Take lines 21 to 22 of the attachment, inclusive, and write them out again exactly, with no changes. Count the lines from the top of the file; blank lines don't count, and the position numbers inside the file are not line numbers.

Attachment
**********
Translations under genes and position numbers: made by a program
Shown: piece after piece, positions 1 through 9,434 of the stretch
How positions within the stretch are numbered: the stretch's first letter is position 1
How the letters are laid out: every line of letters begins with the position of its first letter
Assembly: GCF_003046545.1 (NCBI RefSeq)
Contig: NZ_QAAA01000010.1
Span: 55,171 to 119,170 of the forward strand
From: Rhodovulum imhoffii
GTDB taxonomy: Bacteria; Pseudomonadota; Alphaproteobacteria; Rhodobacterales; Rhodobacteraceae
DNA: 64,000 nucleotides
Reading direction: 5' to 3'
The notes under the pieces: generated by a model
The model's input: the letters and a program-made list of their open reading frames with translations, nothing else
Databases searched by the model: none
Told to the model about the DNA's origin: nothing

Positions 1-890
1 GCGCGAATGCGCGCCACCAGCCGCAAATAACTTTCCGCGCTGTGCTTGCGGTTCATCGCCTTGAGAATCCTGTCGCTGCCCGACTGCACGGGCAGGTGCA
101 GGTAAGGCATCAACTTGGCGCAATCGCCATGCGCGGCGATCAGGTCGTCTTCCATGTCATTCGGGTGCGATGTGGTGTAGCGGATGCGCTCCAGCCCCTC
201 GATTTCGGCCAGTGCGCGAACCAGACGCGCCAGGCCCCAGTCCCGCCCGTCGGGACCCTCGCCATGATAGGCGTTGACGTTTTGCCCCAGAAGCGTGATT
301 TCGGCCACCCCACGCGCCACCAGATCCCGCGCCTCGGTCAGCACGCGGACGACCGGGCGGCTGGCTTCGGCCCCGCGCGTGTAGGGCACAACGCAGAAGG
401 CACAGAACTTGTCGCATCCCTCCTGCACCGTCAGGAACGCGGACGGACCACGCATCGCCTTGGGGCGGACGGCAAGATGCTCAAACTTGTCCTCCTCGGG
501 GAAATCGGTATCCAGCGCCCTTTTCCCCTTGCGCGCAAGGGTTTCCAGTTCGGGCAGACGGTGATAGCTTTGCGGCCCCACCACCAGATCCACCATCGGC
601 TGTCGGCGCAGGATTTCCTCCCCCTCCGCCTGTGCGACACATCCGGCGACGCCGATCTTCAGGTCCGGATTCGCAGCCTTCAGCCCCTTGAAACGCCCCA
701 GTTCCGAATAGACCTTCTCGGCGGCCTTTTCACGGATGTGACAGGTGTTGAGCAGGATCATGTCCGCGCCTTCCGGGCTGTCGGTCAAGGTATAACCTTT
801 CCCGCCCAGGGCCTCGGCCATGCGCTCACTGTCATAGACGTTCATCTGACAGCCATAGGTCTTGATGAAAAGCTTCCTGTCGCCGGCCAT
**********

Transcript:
401 CACAGAACTTGTCGCATCCCTCCTGCACCGTCAGGAACGCGGACGGACCACGCATCGCCTTGGGGCGGACGGCAAGATGCTCAAACTTGTCCTCCTCGGG
501 GAAATCGGTATCCAGCGCCCTTTTCCCCTTGCGCGCAAGGGTTTCCAGTTCGGGCAGACGGTGATAGCTTTGCGGCCCCACCACCAGATCCACCATCGGC